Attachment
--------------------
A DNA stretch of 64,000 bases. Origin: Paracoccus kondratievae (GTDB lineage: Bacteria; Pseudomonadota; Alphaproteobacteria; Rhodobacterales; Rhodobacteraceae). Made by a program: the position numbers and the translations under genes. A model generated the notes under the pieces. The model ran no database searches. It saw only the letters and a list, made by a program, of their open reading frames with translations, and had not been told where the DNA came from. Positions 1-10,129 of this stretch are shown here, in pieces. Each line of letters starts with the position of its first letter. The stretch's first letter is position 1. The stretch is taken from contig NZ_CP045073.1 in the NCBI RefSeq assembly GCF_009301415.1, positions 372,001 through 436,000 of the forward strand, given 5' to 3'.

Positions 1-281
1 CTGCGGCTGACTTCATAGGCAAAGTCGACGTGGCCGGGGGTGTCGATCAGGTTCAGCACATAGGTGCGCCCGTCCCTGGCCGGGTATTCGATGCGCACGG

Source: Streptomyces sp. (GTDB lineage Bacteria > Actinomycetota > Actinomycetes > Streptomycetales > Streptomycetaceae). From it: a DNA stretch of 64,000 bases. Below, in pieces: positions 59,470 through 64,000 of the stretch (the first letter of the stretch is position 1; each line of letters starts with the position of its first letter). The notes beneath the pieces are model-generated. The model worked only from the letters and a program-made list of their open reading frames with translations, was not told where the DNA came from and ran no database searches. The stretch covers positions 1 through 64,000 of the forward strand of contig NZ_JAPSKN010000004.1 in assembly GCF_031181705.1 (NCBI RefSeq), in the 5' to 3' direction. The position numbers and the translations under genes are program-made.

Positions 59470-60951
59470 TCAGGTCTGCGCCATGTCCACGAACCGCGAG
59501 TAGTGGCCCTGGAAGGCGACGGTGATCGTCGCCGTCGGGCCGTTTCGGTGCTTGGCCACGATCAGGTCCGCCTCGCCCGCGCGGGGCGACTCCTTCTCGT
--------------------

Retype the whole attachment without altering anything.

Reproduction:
A DNA stretch of 64,000 bases. Origin: Paracoccus kondratievae (GTDB lineage: Bacteria; Pseudomonadota; Alphaproteobacteria; Rhodobacterales; Rhodobacteraceae). Made by a program: the position numbers and the translations under genes. A model generated the notes under the pieces. The model ran no database searches. It saw only the letters and a list, made by a program, of their open reading frames with translations, and had not been told where the DNA came from. Positions 1-10,129 of this stretch are shown here, in pieces. Each line of letters starts with the position of its first letter. The stretch's first letter is position 1. The stretch is taken from contig NZ_CP045073.1 in the NCBI RefSeq assembly GCF_009301415.1, positions 372,001 through 436,000 of the forward strand, given 5' to 3'.

Positions 1-281
1 CTGCGGCTGACTTCATAGGCAAAGTCGACGTGGCCGGGGGTGTCGATCAGGTTCAGCACATAGGTGCGCCCGTCCCTGGCCGGGTATTCGATGCGCACGG

Source: Streptomyces sp. (GTDB lineage Bacteria > Actinomycetota > Actinomycetes > Streptomycetales > Streptomycetaceae). From it: a DNA stretch of 64,000 bases. Below, in pieces: positions 59,470 through 64,000 of the stretch (the first letter of the stretch is position 1; each line of letters starts with the position of its first letter). The notes beneath the pieces are model-generated. The model worked only from the letters and a program-made list of their open reading frames with translations, was not told where the DNA came from and ran no database searches. The stretch covers positions 1 through 64,000 of the forward strand of contig NZ_JAPSKN010000004.1 in assembly GCF_031181705.1 (NCBI RefSeq), in the 5' to 3' direction. The position numbers and the translations under genes are program-made.

Positions 59470-60951
59470 TCAGGTCTGCGCCATGTCCACGAACCGCGAG
59501 TAGTGGCCCTGGAAGGCGACGGTGATCGTCGCCGTCGGGCCGTTTCGGTGCTTGGCCACGATCAGGTCCGCCTCGCCCGCGCGGGGCGACTCCTTCTCGT